We share important meals with our families and friends, obsess over menus, and even photograph our food. But what is the social value of our fare and how we prepare and serve it? Last spring, University of Vermont instructors Margaret Tamulonis and Jennifer Dickinson posed that question to their “Introduction to Museum Studies” class.
The result is “Eat: The Social Life of Food,” a show that brings delicious life to the Wilbur Room at Burlington’s Fleming Museum from September 17 to May 18. But, like Cookie Monster, visitors should be warned that the show features no edibles — “Picture exciting, but not for biting!”
Dickinson, an associate professor of anthropology, and Tamulonis, the Fleming’s manager of collections and exhibitions, chose the subject of the show and some of its art ahead of time. The Honors College sophomores in their class culled the rest of the objects from the Fleming’s collection and wrote the labels and other show information.
“Food seemed to be really rich. We definitely wanted to do a show that was very much about people pondering their own food practices,” Tamulonis explains.
This fall, those same students, now juniors, have been working to bring the show they imagined to fruition. “It’s been really great,” says Christina Yu. “Usually in a class, you just take the class and you’re done with it. We had the idea, we saw the process and we’re seeing the process kind of finished.”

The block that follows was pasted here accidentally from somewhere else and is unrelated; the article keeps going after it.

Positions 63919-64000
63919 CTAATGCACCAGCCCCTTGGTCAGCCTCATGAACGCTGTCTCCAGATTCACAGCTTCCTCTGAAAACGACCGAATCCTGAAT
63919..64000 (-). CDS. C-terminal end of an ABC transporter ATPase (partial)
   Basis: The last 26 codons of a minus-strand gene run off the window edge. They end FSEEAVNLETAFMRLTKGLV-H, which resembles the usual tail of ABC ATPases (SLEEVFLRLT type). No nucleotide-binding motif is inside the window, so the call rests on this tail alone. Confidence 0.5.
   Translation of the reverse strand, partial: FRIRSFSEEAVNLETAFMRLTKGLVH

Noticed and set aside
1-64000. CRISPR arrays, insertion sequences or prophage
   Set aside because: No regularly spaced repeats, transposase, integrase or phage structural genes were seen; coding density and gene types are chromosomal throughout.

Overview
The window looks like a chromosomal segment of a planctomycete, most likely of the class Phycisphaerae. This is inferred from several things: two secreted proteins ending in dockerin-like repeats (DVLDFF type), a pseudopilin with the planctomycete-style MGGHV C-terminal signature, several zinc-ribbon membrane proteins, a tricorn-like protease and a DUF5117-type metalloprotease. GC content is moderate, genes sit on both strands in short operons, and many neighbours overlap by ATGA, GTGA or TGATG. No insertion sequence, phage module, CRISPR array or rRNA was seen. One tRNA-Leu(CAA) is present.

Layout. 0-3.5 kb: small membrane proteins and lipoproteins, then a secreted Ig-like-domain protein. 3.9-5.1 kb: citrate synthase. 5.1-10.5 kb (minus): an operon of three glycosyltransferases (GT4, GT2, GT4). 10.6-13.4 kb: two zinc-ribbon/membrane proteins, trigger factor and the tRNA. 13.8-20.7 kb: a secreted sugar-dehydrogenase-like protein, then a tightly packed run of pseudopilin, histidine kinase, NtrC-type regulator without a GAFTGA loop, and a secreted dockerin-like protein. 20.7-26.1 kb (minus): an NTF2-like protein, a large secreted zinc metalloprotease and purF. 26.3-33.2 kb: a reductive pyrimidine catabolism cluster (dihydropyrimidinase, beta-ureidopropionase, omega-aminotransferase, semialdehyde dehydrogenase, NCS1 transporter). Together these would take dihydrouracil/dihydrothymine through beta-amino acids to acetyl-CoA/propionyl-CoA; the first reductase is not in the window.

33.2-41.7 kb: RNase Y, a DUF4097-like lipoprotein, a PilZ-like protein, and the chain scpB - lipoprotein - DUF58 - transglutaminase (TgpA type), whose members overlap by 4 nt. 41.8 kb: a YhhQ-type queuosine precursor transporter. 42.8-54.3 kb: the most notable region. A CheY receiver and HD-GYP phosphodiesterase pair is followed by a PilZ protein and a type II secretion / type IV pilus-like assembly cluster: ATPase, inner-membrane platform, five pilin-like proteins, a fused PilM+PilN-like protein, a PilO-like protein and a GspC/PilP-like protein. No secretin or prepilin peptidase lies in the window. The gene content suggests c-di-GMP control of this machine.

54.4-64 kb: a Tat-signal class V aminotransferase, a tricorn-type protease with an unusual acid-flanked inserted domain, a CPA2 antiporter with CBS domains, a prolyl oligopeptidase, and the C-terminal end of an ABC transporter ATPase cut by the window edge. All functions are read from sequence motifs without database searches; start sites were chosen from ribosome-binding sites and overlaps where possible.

The items the students curated cover an incredible range of food-related history. Among them are an offering slab on which the Egyptians placed treats for the dead 3000 years ago and a restaurant pager from UVM’s University Dining Services that lets students know when their meals are ready.
Student Cole Burton says featuring such everyday objects is precisely the mission of the show. “We didn’t learn so much about food itself as [about] the practices and social customs surrounding food and how that affects people’s lives,” he says. “Basically, food is everywhere.”
Homegrown Vermont pieces include a morsel of hardtack signed by 12th Vermont Infantryman Charles Wainwright, who sent it to his parents as a letter during the Civil War; Burlington Stoneware butter churns from the 1850s; and a cake mold and recipe book of similar vintage.
Modern Vermonters are invited to get in on the act, too. Museum visitors will be able to share their own food photographs — and submit them for possible inclusion in the show — by emailing email@example.com or contacting @flemingfood on Twitter or Instagram.